Imagine your workday as follows. You arrive in the morning sit at your desk and at 11.30 your boss rings a bell and all your colleagues get in line. Your boss takes a large three-liter bottle of extra strong rum and tells the office manager that it’s almost empty and that it’s time to order a new one. Your boss then proceeds to fill up everyone’s coffee mug to the brim with rum. Once everyone’s personal cup is filled, the workday resumes.
This would be an odd custom to say the least. Some people might like it. Most people would probably deem it irresponsible, as it would affect productivity among other things.
Yet until the 1970’s, receiving a daily ration of rum was the most common of things in the British Royal Navy. The analogy above is a little crude but it makes you wonder how any institution could work effectively if it doles out rum to its people daily. Nonetheless, for some 200 years the British navy ruled the seas by giving its men rum everyday.
However, it didn’t start with rum. Until the 17th century the British navy gave every sailor a gallon or eight pints of beer per day. Water wasn’t drinkable and spoiled far to easily. Beer on the other hand was safe to drink and kept long. Sometimes when beer wasn’t available the wine or brandy was used.
When the British Empire expanded to more tropical climates, the ships and subsequently the crews got bigger. Beer wasn’t an option anymore. It would spoil quickly in hot climates and the amount of beer that was needed for the crews was too large to take aboard. The Caribbean provided an alternative. Rum didn’t spoil at all and since it was a lot stronger it wasn’t necessary to hand out as much of it as beer. Yet the amount of rum handed out was still half a pint of extremely strong rum, twice a day. Sailors tested the strength of the rum to see if it was “proof” by pouring it on gunpowder and lighting it. It would only burn if the rum’s strength was at least 57,15%. If it didn’t light, sailors would complain the rum was watered down.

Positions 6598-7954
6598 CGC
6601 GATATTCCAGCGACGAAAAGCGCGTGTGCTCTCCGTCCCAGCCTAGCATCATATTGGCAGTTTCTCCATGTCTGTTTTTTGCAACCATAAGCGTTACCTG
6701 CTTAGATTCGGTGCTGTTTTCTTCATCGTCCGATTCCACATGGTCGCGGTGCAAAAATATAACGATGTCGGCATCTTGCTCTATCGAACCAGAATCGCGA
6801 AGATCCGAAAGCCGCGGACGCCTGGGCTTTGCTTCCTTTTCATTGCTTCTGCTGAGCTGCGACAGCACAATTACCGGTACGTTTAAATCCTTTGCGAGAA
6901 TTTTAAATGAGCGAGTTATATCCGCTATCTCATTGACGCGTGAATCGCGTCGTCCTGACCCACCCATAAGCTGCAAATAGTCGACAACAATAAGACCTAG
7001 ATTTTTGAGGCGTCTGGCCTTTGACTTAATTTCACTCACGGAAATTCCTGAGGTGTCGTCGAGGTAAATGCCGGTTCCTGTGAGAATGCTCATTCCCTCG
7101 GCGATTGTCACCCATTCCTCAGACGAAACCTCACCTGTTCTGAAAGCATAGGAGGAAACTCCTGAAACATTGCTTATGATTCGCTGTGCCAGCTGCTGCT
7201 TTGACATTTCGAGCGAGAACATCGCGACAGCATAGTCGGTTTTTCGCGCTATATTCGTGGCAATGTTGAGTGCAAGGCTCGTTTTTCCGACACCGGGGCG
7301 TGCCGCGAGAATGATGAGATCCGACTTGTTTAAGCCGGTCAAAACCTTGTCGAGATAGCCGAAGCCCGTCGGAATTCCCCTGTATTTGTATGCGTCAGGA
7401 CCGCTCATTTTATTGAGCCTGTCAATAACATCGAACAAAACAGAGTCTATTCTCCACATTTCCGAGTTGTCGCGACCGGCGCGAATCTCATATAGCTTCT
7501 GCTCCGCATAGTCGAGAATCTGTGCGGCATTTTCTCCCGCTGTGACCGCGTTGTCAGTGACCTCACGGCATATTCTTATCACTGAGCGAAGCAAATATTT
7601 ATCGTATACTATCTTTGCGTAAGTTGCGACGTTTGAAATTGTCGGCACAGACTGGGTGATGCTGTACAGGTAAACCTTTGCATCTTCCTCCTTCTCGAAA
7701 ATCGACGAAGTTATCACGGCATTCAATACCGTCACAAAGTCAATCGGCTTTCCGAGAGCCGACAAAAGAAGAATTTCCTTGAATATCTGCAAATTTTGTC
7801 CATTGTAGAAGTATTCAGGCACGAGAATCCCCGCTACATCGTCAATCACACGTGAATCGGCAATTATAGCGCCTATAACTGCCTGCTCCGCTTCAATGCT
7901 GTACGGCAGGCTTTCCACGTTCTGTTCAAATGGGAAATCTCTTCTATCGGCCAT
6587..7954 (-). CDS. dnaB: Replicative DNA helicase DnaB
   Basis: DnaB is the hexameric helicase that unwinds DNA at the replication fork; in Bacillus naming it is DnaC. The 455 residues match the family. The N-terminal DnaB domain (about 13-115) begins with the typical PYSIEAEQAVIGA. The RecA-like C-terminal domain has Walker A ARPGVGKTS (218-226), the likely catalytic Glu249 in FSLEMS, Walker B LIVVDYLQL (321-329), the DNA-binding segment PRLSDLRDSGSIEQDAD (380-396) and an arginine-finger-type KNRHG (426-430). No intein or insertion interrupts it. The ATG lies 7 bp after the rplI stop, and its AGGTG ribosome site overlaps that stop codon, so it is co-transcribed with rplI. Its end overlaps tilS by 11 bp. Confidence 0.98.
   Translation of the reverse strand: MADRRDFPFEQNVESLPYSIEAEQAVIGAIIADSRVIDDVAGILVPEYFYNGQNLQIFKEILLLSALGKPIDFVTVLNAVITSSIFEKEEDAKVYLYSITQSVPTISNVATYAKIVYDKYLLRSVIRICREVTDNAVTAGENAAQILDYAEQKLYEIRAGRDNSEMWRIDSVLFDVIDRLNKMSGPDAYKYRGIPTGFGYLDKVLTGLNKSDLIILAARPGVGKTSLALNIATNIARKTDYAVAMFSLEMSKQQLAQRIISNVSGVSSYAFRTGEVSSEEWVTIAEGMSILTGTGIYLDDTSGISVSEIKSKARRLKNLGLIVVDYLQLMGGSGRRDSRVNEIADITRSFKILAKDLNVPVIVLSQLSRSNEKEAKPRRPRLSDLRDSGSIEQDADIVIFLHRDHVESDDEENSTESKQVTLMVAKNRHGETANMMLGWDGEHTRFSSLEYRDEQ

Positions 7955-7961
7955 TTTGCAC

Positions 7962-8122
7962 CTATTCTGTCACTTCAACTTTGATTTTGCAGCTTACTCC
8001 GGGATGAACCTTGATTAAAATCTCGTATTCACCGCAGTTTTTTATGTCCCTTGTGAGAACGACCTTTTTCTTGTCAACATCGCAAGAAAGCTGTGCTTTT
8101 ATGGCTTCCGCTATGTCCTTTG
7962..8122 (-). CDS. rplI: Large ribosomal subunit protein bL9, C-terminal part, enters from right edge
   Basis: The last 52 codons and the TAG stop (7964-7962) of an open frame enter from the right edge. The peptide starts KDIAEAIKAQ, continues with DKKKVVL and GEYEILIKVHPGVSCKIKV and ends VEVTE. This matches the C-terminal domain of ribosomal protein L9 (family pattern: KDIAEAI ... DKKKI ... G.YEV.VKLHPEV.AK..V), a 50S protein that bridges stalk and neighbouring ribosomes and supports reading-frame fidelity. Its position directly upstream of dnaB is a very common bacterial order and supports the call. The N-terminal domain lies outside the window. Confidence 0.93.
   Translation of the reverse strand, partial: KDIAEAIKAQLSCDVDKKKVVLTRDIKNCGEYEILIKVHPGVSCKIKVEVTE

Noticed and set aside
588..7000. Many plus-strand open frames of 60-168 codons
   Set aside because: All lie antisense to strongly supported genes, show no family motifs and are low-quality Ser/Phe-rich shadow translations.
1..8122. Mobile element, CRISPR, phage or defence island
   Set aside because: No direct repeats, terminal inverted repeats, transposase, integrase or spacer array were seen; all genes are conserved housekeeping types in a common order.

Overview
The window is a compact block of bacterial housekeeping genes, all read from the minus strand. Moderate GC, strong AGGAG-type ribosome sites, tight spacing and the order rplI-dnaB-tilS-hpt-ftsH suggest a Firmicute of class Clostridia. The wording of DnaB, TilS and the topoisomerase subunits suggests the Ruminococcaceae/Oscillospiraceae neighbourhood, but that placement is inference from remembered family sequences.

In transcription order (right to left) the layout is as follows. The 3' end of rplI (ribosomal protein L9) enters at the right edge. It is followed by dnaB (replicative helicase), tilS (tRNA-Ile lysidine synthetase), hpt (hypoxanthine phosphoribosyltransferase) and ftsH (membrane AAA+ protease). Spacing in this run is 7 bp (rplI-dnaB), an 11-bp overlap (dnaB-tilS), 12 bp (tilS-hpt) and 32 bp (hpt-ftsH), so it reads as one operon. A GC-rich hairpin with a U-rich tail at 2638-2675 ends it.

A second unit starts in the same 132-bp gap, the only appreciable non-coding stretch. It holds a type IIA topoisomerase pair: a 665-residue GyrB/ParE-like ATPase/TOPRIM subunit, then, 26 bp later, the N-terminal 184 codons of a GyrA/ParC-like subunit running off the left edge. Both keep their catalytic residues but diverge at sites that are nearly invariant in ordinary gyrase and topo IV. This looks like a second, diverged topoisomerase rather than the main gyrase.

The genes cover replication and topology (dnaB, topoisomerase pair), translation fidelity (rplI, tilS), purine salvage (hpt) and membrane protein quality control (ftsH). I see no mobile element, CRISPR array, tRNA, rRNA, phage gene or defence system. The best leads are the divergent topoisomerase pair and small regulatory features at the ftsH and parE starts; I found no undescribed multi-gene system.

It didn’t take long before problems due to drunkenness arose and the admiralty had to find a solution. In 1740 Admiral Edward Vernon, known amongst his sailors as “Old Grogram” came up with the solution. Two pints of water were to be added to every half pint of rum, this unpopular concoction was subsequently called grog. Citrus juice was usually added to improve the appalling flavor of the drinking water. Although the citrus prevented scurvy and gave the British the nickname “limeys”, it didn’t stop drunkenness on board and throughout history rations were shortened till it reached an eighth of a pint per day in 1950. The custom was completely disbanded on January 28th 1970 when the British government decided that men handling extremely sophisticated instruments and weaponry shouldn’t receive any alcohol whatsoever. An unpopular yet smart decision which would probably have been made a lot earlier if it wasn’t for the Brits and their love of tradition.
It’s surprising how much the average British sailor must have or could have drank daily. But then again if you imagine the conditions on an 18th century ship, you’d like a daily dose of rum too.
[Article by Alexander Eeckhout]